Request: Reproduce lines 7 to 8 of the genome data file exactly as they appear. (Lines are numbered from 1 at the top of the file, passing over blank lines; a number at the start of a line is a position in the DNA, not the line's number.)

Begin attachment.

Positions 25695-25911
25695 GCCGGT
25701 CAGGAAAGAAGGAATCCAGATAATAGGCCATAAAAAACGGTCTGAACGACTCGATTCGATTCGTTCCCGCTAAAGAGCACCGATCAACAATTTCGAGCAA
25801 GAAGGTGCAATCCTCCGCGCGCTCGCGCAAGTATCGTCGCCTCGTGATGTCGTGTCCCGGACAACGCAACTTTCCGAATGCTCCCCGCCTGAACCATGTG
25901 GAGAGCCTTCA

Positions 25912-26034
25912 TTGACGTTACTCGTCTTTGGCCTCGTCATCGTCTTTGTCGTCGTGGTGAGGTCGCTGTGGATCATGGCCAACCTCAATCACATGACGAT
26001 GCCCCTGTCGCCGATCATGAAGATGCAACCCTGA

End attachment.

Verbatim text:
25912 TTGACGTTACTCGTCTTTGGCCTCGTCATCGTCTTTGTCGTCGTGGTGAGGTCGCTGTGGATCATGGCCAACCTCAATCACATGACGAT
26001 GCCCCTGTCGCCGATCATGAAGATGCAACCCTGA